I’m super pleased to have given away the hottest item of the conference, the SolutionsIQ water bottle. Those things went like wildfire! But the big winner was the Rosalie R., who won a timeular device! Thanks to the folks at Timeular for providing that give away. I’ll be holding a second give away here in the near future, so stay tuned!

The rest of the day was a blur.

In the afternoon block, I attended the interesting Adapting TBR for remote learning, by Shane Hastie and Shannon Ewan. Training from the Back of the Room is a book that I have only heard of and gotten some of their lessons through others. I was pleased to see the four C’s so well explained. However without being there, it’d be tough to explain the session, which was very workshoppy, so check out this link to find out more about the 4 Cs and 6 trumps.

After that, I went to my final session, Liberating Structures, by the entertaining Alex Sloley. We did the 4-6-2-1 exercise, a structure to share information verbally. I liked that he said don’t tell people you’re doing this thing, just do them, and notice how it works. It’ll be your little secret with yourself.

Meeting Carey in DC – Yay!

I was able to meet with a colleague from Accenture training, Carey, which was super fun. We spoke of VR-based training, my latest obsession.

Before I knew it, Agile 2019 was over and I was on the Accella train to NY to see my family for a mini-family reunion. It was a great week, and I’ll be distilling those lessons for some time to come. This is the fam – loved that I could connect work and play!

The NY Family

Agile 2019 – Day 3

Started the day with a great keynote from Lynne Cazaly, the author if Ish. She spoke, in a wonderful Australian accent, about the scourge of perfectionism. She referenced a few books. “The Lie that Perfectionists tell themselves.”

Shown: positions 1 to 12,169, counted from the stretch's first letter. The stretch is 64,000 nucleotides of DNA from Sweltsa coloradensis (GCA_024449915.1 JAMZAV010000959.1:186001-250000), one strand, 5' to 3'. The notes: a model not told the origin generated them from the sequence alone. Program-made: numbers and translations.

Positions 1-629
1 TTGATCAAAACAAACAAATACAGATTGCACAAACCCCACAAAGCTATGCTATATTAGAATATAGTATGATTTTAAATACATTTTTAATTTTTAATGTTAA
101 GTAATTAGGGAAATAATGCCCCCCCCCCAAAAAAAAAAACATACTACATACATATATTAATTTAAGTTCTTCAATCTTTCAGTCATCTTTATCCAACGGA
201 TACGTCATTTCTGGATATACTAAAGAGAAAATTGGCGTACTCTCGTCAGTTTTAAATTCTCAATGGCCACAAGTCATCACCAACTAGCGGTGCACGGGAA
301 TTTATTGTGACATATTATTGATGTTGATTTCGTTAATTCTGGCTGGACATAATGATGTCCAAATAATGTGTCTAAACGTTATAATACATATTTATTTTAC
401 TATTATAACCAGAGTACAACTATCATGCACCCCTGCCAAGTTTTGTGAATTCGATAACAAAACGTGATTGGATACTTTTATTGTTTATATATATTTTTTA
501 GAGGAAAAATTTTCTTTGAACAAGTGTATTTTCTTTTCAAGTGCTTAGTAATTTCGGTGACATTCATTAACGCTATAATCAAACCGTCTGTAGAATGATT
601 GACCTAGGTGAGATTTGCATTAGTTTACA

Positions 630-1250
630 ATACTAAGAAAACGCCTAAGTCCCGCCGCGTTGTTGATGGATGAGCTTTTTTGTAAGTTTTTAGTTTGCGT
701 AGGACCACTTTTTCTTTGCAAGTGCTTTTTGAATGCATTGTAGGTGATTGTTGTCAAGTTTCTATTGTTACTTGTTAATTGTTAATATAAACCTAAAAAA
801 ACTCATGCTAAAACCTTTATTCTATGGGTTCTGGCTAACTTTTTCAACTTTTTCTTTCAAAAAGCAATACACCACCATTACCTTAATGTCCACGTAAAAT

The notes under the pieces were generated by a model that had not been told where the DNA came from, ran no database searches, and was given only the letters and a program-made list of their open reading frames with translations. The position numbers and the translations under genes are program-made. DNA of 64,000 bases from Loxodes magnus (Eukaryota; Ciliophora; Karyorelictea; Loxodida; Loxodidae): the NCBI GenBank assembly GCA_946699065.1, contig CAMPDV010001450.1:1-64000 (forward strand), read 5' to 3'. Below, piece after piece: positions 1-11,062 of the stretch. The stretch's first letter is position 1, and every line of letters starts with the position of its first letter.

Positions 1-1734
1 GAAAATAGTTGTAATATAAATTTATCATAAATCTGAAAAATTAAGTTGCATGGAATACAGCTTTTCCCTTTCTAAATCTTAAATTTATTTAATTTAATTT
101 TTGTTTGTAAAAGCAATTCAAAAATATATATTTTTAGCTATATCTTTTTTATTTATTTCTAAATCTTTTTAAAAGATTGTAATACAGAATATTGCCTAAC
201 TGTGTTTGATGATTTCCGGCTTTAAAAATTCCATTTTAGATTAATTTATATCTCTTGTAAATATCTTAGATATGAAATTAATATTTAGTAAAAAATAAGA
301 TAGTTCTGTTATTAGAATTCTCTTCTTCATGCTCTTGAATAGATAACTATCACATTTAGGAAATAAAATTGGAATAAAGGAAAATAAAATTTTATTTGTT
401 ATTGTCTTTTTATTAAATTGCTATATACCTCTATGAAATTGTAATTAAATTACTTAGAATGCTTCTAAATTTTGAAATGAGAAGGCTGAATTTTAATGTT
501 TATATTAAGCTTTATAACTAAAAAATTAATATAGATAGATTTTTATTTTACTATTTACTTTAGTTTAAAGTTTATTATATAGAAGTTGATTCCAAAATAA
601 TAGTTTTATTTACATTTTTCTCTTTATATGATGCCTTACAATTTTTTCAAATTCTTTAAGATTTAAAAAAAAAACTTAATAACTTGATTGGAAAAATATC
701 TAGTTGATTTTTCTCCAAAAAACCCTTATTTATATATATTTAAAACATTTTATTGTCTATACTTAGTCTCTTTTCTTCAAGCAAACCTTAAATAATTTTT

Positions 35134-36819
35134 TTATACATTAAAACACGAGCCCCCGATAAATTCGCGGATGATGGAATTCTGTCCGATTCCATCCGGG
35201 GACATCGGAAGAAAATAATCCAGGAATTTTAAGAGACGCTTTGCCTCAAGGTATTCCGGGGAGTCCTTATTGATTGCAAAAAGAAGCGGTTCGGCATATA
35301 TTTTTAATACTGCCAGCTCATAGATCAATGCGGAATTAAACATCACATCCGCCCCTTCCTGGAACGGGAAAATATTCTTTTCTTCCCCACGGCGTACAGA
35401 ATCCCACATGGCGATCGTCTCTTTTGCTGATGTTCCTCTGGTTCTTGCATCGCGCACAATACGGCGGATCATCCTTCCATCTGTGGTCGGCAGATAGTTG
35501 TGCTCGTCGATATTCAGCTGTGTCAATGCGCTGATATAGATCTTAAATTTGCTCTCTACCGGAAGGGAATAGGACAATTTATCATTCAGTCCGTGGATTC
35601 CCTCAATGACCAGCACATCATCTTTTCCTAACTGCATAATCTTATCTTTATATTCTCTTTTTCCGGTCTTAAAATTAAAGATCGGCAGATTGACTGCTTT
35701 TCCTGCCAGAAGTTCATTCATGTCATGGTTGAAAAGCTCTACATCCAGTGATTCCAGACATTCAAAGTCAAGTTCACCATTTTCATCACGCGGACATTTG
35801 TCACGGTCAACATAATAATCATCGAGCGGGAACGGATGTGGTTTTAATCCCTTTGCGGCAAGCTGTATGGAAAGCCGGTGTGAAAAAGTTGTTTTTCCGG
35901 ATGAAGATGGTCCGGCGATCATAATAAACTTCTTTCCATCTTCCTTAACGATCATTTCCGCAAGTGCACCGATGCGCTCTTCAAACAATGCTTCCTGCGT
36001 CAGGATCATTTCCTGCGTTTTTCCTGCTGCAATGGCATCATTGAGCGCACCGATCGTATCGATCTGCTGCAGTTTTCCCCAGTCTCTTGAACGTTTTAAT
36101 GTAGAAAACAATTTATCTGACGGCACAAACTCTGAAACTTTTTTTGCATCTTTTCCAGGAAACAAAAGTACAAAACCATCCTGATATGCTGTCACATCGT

The perfectionist doesn’t get more recognition!

The problem with going for perfect. – Overthinking overworking reworking, sleeplessness, pain anxiety, depression. Increase levels of trust, deepen it.

Often you can’t launch because you think it needs to be perfect. For me, this is considered “ready”. I liked her notion of Satisficing – going for good enough. She was really funny. “Everyone Ished today. Who’s wearing jeans from yesterday?” It was very entertaining. The point is when to Ish and when not to Ish. Mentioned a few effects – Pratfall effect – showing mistakes and the perception is better. Spotlight effect – the spotlight effect is the phenomenon in which people tend to believe they are being noticed more than they really are. Finally Wabi-Sabi effect, which is the broken ceramiic made more valuable.

The irony of expertise, e.g. the collaboration expert who gets a divorce. What is ours? I have to think about that.

Good talk on Lean portfolio management by Christopher Pola (Rally) and Laureen Knudsen (Rally)

A lot of lean portfolio management at the conference this year. The presenters had a lot of practical experience. She said that projects generally become greener (more satisfactory) as time and reporting levels go on. They had a nice metaphor of using Kenny Rogers “The Gambler” theme. A lot of know when to fold up, know when to hold up, etc. 🙂 I like this question: “Do you honestly measure the success of outcomes?”. He pointed to WSJF aka Cost of Delay as a good way to make “a gamble” into what you fund in a project.